I once called the musical Oliver! the finest hangover cure known to man. Let me explain. For years it was shown on New Years Day, so after many a heavy New Years Eve, I crawled onto my sofa and put it on. No matter how rough I was feeling, within 20 minutes of the film starting, I’d feel a hundred times better and be singing my head off to those wonderfully familiar songs by the genius that is Lionel Bart. Thus, hangover cured.

I find it hard to put into words why it has such an effect on me personally, but I know I’m not alone in responding to the life affirming nature of the film. Please stand up Bobby Tarlton.

The Romulus Productions filming began at Shepperton Studios on 23rd June 1967, based on the stage musical first seen in 1960, which itself is based on the novel ‘Oliver Twist’ by Charles Dickens. Carol Reed was in the director’s chair and he had a huge previous success with ‘The Third Man’ in 1949, and the script was by Vernon Harris. There was an extensive rehearsal period of six months before shooting and that groundwork paid off with the cast said to be ‘living their parts’ by the time filming began.

Newcomers Mark Lester and Jack Wild took the main roles of Oliver and The Artful Dodger respectively. Though just turned 30, Ron Moody had played the part of the aged Fagin in the stage musical and he went on to reprise the role here to fantastic effect.  Others considered for the part included Dick Van Dyke, Peter O’Toole and Peter Sellers.

Director Reed kept it in the family when he employed his nephew Oliver Reed in the role of Bill Sikes. Bill’s lady Nancy, was played by Shani Wallis, who was a controversial

choice as many felt the actress Georgia Brown, who had played Nancy in the West End, was a ‘stick on’ for the role.

I’m not sure how those who complained about the final decision would have felt upon hearing that Elizabeth Taylor was first choice, with Julie Andrews also on the list of possibles. I especially love the fact that Shirley Bassey was considered. Now that would have been something to see and indeed hear.

The beadles of the workhouse were played by ex Goons star Harry Secombe as Mr Bumble and his domineering wife Mrs Bumble, by the terrifying Peggy Mount. Other notable appearances include Leonard Rossiter and Hylda Baker as Mr and Mrs Sowerby of the undertakers and Kenneth Cranham as Noah Claypole their apprentice.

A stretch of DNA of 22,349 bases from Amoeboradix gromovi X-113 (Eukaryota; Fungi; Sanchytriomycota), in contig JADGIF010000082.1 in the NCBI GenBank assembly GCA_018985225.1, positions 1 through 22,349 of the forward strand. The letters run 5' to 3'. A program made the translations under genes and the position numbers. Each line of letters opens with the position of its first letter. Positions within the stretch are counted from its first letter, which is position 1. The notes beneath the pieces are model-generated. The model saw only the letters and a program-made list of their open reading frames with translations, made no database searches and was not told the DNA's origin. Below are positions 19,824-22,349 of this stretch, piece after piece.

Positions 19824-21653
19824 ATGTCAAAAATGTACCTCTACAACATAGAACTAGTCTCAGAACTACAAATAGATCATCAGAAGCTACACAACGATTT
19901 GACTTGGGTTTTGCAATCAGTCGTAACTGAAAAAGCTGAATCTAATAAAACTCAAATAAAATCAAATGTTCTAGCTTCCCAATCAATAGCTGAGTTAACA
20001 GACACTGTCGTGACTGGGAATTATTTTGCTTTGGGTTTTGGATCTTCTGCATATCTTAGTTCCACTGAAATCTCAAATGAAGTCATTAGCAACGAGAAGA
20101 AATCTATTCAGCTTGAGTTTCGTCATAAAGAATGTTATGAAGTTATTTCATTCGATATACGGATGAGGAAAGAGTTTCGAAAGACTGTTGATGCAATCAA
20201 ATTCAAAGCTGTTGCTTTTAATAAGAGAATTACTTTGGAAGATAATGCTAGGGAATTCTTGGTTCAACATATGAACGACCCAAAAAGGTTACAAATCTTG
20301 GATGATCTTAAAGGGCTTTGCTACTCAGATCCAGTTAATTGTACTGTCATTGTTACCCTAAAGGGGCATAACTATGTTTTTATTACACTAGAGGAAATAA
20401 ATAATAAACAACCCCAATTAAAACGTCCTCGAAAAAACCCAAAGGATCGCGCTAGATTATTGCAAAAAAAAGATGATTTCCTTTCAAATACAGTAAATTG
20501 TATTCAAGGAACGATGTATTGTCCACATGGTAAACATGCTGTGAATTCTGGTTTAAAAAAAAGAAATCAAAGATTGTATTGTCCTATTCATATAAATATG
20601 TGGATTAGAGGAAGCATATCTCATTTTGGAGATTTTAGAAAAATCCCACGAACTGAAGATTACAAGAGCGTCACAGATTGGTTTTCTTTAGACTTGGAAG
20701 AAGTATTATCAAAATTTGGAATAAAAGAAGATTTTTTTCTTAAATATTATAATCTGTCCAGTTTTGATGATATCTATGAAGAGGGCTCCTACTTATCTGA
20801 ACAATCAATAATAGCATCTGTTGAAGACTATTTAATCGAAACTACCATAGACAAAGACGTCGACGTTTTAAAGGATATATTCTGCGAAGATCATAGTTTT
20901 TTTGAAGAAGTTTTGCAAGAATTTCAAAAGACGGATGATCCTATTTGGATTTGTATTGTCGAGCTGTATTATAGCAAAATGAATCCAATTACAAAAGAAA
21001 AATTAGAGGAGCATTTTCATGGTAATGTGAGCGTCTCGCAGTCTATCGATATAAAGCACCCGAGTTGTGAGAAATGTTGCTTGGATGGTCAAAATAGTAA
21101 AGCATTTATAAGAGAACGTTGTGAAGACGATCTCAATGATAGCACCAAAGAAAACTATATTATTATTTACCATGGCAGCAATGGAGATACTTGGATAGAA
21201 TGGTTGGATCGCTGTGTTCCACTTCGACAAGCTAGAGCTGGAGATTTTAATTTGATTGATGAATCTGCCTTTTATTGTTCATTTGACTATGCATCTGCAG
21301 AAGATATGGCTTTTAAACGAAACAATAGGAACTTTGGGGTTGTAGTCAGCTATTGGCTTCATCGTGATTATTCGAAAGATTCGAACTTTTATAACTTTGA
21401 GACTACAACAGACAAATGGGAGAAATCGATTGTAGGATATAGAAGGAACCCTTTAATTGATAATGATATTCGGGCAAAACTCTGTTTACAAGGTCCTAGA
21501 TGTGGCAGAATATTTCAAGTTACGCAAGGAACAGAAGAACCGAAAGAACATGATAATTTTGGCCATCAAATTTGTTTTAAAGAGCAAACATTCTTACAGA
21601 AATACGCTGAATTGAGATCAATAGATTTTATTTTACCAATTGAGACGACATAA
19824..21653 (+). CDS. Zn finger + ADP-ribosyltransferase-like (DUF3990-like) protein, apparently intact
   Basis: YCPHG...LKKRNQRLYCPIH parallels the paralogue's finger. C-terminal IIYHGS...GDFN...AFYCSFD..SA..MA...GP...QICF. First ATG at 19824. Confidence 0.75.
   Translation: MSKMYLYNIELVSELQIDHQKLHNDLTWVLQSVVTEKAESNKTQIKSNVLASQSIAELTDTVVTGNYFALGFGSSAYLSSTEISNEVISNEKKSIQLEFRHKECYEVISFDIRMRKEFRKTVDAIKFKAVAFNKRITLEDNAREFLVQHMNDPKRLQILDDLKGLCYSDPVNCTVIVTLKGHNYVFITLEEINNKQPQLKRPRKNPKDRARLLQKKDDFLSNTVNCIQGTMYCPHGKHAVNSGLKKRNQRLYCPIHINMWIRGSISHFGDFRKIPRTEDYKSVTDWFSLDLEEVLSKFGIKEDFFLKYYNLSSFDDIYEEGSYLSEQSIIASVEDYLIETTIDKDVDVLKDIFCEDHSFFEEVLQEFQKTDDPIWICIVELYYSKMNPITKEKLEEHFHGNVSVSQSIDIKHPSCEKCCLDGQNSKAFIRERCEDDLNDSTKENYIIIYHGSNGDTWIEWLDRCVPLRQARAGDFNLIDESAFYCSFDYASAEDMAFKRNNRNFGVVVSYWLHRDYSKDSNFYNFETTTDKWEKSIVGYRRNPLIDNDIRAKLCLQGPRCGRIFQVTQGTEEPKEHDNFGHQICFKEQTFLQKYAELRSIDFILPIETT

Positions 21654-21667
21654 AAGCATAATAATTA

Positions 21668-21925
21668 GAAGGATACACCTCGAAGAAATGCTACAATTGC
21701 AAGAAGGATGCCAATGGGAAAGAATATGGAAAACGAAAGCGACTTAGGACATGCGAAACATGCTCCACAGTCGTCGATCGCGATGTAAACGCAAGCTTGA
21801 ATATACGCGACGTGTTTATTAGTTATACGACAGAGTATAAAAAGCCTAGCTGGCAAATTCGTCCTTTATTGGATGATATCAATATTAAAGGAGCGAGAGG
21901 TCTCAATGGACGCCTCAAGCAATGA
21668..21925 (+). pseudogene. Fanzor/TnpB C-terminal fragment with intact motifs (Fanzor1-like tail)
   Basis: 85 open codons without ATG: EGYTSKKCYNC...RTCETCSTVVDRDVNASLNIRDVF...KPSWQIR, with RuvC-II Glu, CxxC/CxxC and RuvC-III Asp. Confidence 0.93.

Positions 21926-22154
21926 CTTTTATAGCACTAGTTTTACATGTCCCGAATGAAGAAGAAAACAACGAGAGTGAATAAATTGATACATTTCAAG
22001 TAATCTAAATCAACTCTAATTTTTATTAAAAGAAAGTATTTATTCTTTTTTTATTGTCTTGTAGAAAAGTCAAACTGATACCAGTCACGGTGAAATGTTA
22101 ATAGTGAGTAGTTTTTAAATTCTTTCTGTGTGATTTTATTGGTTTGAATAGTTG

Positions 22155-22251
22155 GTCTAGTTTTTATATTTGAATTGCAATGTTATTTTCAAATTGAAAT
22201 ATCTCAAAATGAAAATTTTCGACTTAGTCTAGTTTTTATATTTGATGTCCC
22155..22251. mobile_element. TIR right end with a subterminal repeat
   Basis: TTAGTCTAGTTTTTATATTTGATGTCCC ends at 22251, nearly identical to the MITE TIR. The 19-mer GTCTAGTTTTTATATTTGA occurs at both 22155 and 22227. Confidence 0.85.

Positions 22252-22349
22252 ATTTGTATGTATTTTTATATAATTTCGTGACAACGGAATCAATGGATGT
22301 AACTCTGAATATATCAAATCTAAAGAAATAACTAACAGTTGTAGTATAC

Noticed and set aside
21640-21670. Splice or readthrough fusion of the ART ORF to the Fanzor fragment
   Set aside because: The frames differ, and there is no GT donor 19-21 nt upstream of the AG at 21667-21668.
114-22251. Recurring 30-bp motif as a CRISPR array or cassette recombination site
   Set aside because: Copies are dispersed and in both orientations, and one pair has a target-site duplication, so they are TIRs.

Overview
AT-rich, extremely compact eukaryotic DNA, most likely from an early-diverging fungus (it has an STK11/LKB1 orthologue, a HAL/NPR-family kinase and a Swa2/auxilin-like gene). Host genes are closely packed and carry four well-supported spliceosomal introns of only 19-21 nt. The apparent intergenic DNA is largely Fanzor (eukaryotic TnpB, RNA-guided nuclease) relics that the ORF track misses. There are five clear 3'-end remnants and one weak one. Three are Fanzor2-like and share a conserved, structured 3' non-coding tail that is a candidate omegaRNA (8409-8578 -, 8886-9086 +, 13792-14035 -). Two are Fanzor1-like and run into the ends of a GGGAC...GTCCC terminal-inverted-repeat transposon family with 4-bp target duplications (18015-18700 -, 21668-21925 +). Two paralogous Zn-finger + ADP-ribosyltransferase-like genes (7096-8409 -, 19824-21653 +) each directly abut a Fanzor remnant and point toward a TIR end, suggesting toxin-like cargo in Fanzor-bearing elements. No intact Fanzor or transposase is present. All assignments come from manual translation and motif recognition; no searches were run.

The singing voice of Oliver in the film is still something of a mystery. American actress Kathe Green then aged 22 and daughter of Johnny Green, who orchestrated the musical score for the film and 11-year-old British schoolboy Roger Bowman both claim to be the voice of Mark Lester, who was tone deaf apparently.

That still raging debate brings me to the songs and what beauties they are. ‘Food Glorious Food’ ‘Boy For Sale’ ‘Where Is Love’ ‘Consider Yourself’ ‘Pick a Pocket or Two’ ‘I’d Do Anything’ ‘Who Will Buy’ ‘Reviewing the Situation’ and ‘Oom Pah Pah’. Belters the lot of ’em.  Bart was never better and he certainly made a few bob out of them, although he only hung onto it for a few years, before he went skint.

Celebrated film critic Roger Ebert said at the time of the films release ‘this isn’t a watered-down lollypop. It’s got bite and malice along with…romance and humour. Oliver! Succeeds finally because of its taste. It never stoops for cheap effects and never insults our intelligence. And because we can trust it, we can let ourselves go with it, and we do. It is a splendid experience.’

It’s no surprise to me that this joyous film was nominated for 11 Oscars and won 6. Best Picture, Best Director, Art Direction for John Box, Best Score for Johnny Green, Best Sound for Buster Ambler and an honorary award for Oona White and her choreography.

Those sets at Shepperton were wonderfully evocative and my old man bless him, always believed the 350 soldiers who marched in the ‘Who Will Buy’ sequence were filmed in or around Bloomsbury/Bedford square, so realistic did they look. ‘Got to be real’ he said’ I’ll find that area one day…’

The film premiered at the Odeon Theatre, Leicester Square on September 26th, 1968 in the presence of Her Royal Highness Princess Margaret.

Its promotional tagline was ‘It’s much, much more than a musical’

And they’ll get no argument from me on that!

The Mumper of SE5



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